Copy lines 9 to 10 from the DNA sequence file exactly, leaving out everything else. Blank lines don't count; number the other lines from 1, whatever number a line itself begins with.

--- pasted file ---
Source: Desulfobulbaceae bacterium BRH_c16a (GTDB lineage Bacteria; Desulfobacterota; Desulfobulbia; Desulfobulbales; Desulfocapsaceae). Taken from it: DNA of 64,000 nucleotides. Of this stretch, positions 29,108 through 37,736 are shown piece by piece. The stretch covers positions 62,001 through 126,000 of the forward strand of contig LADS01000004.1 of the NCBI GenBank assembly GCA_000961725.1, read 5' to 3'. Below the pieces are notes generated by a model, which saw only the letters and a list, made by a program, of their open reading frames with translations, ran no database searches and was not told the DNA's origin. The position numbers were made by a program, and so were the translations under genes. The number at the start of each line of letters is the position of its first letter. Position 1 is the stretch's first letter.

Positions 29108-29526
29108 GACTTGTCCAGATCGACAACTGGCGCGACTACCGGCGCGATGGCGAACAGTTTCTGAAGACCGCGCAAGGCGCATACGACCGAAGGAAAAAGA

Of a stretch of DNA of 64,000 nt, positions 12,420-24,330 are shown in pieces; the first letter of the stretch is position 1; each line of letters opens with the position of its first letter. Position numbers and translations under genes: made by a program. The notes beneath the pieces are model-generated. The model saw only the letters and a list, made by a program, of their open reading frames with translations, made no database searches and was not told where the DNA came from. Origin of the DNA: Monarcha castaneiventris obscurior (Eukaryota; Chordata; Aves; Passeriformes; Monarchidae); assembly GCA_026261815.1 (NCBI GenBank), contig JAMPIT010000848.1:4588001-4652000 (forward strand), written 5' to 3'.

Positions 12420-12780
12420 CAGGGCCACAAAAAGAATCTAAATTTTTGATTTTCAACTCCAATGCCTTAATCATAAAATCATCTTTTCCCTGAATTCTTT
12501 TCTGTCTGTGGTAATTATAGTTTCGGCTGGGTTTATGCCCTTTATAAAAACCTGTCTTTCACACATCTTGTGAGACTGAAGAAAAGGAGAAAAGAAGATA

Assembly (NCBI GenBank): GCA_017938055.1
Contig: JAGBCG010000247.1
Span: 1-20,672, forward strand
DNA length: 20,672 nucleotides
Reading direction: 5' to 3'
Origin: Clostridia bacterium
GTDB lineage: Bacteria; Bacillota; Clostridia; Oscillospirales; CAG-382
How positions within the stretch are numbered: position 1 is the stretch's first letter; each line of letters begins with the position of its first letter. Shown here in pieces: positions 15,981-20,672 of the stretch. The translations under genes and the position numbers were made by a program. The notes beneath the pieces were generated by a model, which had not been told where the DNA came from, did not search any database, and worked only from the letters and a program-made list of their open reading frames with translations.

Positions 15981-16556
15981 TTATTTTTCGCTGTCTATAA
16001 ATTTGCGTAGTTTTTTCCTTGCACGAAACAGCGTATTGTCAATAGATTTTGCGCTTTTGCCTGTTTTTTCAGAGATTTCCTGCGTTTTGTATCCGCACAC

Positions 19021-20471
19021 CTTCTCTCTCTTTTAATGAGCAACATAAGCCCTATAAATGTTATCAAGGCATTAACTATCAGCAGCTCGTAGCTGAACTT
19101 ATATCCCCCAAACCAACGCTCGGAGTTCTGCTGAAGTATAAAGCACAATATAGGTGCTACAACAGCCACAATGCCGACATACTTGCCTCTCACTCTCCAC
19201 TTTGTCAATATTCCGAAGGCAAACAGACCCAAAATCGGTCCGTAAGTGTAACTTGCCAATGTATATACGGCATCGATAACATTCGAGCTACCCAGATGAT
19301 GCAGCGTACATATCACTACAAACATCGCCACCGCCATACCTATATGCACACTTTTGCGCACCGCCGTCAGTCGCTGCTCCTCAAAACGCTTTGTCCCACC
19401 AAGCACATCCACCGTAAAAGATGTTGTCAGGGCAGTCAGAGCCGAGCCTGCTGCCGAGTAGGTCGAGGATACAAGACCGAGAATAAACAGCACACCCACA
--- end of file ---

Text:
Contig: JAGBCG010000247.1
Span: 1-20,672, forward strand